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Horse Tradin' by Ben K. Green

Horse Tradin' (1967)

by Ben K. Green

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Horse Tradin' was my introduction to the fascinating, amazing, and more often than not, hilarious world of Ben K. Green. His stories, which may nor may not be true (but probably are) are gems of Americana.

Even if you don't love horses, or Texas, or cowboys, or veterinarians? Well, if you have any interest in Americana, this book is a must have for your library. ( )
  MsMixte | Feb 17, 2013 |
Ben Green's tales of his experiences horse and mule trading span the southwest and many years. From his early days still wet behind the ears to his later days, Green isn't afraid to relate a tale in which he's the butt of the joke. From the crippled boy who needed a pony so he could get to school on time, to the southern lady's spoiled Easter Lily, the Colonel's Rebel Commander to the painted mule, the tricks of the trade from days gone by demonstrate that looking a gift horse in the mouth is never a bad idea! ( )
  SunnySD | Nov 16, 2010 |
Wonderful window on 'Texas past' by a born storyteller. A 'read-aloud' classic. ( )
  Bestine | Mar 28, 2006 |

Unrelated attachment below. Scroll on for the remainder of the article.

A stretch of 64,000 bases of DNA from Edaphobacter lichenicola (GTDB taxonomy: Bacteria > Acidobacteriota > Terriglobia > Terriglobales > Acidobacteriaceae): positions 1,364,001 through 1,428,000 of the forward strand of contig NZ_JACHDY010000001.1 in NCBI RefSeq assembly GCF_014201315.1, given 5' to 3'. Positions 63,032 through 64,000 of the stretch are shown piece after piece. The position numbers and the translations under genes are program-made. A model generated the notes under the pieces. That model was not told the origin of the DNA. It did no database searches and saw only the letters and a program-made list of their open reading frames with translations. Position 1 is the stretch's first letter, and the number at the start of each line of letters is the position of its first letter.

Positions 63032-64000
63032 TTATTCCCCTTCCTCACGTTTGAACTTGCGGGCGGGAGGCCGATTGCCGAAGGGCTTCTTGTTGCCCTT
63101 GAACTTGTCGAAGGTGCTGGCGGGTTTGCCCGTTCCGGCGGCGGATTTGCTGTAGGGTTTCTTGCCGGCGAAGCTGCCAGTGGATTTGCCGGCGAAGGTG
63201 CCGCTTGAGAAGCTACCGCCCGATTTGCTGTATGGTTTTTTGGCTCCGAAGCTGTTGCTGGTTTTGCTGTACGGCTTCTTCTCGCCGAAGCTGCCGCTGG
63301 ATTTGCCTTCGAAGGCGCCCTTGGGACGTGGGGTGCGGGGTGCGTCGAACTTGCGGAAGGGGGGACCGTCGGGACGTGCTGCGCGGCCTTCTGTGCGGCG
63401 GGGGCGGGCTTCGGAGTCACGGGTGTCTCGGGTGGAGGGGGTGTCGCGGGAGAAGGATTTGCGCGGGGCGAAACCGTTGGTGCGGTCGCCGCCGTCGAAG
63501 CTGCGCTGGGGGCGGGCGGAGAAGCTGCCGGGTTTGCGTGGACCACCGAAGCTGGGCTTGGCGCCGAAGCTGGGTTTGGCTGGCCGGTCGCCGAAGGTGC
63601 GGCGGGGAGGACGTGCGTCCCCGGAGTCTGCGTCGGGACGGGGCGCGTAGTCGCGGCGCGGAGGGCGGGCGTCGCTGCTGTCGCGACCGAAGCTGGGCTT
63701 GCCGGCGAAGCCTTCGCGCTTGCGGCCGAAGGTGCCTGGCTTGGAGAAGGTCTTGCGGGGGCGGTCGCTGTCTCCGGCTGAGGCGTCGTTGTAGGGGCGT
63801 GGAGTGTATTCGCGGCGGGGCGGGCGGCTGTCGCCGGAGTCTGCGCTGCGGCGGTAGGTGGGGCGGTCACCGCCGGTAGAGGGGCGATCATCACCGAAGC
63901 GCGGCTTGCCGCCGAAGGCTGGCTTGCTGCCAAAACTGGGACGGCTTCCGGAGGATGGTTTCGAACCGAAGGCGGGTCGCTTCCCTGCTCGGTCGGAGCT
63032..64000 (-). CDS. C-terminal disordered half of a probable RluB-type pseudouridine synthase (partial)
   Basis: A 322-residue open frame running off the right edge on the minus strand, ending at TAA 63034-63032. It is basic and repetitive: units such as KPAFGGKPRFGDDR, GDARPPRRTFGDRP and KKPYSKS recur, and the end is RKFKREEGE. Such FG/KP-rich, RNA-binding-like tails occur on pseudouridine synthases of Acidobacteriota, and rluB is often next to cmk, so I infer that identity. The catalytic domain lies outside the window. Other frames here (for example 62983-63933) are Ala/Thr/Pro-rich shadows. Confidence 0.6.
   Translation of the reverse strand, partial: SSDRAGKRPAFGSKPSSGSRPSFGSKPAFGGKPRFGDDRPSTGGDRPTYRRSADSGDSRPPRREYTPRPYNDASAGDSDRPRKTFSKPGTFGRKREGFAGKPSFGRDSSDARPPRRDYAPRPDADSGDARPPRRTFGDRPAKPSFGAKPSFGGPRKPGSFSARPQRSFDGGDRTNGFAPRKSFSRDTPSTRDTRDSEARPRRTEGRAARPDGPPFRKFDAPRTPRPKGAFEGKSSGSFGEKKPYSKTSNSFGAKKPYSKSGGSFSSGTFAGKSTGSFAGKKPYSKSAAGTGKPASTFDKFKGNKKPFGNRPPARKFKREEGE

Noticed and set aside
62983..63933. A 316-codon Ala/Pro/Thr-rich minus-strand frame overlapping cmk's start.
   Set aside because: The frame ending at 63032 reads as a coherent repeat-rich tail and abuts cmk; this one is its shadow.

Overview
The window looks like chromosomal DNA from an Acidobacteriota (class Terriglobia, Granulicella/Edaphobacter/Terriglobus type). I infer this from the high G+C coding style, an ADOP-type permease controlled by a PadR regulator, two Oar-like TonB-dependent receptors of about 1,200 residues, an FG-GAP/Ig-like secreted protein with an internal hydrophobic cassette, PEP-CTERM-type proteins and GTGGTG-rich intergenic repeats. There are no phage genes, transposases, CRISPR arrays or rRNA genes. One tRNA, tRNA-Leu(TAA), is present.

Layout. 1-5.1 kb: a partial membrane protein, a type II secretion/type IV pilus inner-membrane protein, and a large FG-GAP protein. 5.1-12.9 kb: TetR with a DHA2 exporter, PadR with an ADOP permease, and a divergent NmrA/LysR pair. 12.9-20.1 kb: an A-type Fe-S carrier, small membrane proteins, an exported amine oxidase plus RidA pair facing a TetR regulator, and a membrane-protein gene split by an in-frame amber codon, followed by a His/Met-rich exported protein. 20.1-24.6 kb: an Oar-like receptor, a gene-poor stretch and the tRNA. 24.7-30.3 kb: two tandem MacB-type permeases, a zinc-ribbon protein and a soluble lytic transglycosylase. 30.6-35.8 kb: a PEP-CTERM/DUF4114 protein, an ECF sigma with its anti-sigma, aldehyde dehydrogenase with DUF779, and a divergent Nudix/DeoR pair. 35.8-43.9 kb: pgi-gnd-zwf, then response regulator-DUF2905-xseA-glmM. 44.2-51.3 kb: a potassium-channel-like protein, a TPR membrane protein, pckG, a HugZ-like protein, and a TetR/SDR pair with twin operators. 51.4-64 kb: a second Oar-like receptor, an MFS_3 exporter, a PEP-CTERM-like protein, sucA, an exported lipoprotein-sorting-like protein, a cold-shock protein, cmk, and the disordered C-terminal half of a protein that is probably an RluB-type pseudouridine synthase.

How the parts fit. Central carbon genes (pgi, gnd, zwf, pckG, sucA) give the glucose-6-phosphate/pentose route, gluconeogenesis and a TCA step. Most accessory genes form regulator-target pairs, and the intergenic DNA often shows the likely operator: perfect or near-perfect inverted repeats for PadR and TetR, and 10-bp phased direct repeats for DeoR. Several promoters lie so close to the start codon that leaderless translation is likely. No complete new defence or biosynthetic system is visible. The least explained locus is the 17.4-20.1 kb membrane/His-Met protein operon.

Showing 3 of 3
Ben Green has written an often hilarious account of his youthful days as a horse and mule dealer and sprinkled most every true story with memorabilia Americana that is a delight to remember. Young Ben considers himself a razor edged hoss trader, but often as not he's the one who gets skinned. Most of the stories take place in West Texas and around Fort Worth during the thirties and forties. (Green himself today is a world-traveled graduate of the Royal College of Veterinary Medicine in London, which is perhaps where he learned to retain the pure Texan swagger of his writing: swagger goeth before a fall.) In one of the funniest stories he is drawn deeper and deeper into a Southern family which eventually sells him a beautiful black racing thoroughbred--the horse is blind. In another he buys some wild Indian ponies which, unbeknownst to him, have been drugged with sleepy grass....All of these true-swap stories are mighty agreeable, and you can reckon you'll buy 'em.
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